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Iraqi forces storm MKO camp
Tehran Times Political Desk

TEHRAN/BAGHDAD - On Tuesday, Iraqi soldiers and riot police stormed Camp Ashraf, where Mojahedin Khalq Organization members had been based, triggering violent clashes that left at least 260 people injured.

Iraqi officials say clashes broke out as they were trying to establish a police post in the camp.

“After the failure of negotiations with the Mojahedin (Khalq) to enter peacefully, the Iraqi army entered Camp Ashraf with force and it now controls the interior and all entrances to the camp,” an Iraqi military source said.

An Iraqi army spokesman in Diyala said two battalions of 400 soldiers each plus 200 riot police took part in Tuesday's operation, which was ordered by Prime Minister Nuri al-Maliki's office.

“It is our territory and our right to enter, to impose Iraqi law on everybody,” a defense ministry spokesman told al-Arabiya television.

Camp Ashraf, 40 miles north of Baghdad in Diyala province, houses 3,418 residents. It was set up in the 1980s, when Iraq was at war with Iran, as a base to operate against the Iranian government.

The camp was disarmed by U.S. soldiers following the U.S.-led invasion of Iraq in 2003. U.S. soldiers had overseen the camp until handing over control three months ago to Iraqi security forces.

The Iraqi government has vowed to close Camp Ashraf and expel the members to a third country. Iran has said those members whose hands are not tainted with the blood of Iranian nationals can return home.

Police captain Firaz al-Atbi from Diyala province said about 60 members of Iraq's security forces were also wounded, 20 seriously.

50 camp residents were also detained, AFP quoted him as saying.

Shahriar Kia, a spokesman for the MKO, said four people had been shot dead and around 300 others were injured. However, Atbi denied the four deaths.

The MKO began a campaign of assassinations and bombings in Iran shortly after the victory of the Islamic Revolution in 1979.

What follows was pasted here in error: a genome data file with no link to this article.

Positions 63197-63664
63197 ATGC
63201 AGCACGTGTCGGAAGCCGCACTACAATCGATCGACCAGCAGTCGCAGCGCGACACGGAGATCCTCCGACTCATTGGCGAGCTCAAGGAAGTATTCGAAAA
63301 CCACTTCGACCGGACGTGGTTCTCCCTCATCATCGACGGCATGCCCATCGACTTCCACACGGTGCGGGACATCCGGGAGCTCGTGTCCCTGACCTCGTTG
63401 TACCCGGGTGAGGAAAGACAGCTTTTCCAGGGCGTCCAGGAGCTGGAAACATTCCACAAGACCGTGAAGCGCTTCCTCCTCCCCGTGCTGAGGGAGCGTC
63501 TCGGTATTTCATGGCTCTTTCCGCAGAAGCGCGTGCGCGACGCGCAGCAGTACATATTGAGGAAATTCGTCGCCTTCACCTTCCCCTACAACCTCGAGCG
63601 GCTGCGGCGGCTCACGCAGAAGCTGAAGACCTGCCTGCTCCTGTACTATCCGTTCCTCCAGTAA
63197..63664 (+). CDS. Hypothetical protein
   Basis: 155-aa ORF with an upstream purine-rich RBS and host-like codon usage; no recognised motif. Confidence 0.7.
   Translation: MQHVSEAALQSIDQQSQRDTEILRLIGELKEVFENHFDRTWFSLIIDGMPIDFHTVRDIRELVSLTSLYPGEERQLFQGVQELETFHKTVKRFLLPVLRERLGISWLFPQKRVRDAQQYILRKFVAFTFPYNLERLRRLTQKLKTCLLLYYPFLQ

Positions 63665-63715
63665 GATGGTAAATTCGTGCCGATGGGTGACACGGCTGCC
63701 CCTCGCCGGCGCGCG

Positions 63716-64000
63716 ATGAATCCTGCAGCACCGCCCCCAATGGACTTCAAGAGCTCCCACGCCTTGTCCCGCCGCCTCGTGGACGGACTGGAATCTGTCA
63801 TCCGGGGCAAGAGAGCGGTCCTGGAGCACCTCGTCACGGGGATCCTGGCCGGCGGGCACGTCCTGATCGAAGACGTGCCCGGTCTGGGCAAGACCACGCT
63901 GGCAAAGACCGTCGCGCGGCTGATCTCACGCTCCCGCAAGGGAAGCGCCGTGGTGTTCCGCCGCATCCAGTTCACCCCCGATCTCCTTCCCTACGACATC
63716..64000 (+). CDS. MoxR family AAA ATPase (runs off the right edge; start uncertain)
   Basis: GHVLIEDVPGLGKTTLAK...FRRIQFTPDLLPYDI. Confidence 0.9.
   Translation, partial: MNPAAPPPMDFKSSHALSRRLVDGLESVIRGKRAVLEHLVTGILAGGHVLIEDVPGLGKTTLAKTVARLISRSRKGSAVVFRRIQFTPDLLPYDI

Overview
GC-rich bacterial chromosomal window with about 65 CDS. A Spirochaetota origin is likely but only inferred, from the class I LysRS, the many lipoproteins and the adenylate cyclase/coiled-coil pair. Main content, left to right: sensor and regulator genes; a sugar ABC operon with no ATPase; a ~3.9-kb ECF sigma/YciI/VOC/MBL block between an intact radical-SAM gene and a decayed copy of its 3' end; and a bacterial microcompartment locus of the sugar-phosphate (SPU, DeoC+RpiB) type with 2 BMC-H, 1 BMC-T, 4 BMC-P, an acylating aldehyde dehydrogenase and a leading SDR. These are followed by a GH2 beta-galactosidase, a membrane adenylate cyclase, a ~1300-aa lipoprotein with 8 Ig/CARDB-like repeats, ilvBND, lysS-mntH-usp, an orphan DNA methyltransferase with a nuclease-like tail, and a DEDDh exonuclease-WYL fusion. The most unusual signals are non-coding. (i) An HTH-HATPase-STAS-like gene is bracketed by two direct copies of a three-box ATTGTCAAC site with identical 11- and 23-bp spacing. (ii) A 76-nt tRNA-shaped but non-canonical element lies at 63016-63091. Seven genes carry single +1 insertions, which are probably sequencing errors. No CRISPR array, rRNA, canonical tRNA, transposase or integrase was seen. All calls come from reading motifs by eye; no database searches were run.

The group moved to Iraq in the early 1980s and it fought Iran from there until the United States invaded in 2003.

The executed Iraqi dictator Saddam Hussein used the heavily armed group during his decade-long war with Iran in the '80s, and it also played a role in Saddam's bloody suppression of Shia and Kurdish uprisings after the Persian Gulf War in 1991.

The MKO was founded in Iran in the 1960s, but its top leadership and members fled the country in the 1980s after carrying out a series of assassinations and bombings inside the country.

The group is especially notorious in Iran because they allied with former Iraqi dictator Saddam Hussein during the 1980-1988 Iran-Iraq war.

The United States, Canada, Iraq, and Iran have all designated the MKO as a terrorist organization.

The European Union had also designated the MKO as a terrorist organization but inexplicably removed it from the EU terror list in January 2009.

It is still not clear if the US gave Baghdad the green light to storm Camp Ashraf or if Iraqi officials took the action on their own initiative.

However, US military officials in Iraq say they were not informed about the plan until after it was carried out.

Many political analysts had said the United States had intended to use the Camp Ashraf MKO members as pawns to pressure Iran, so this development will change the political calculus of the region


 

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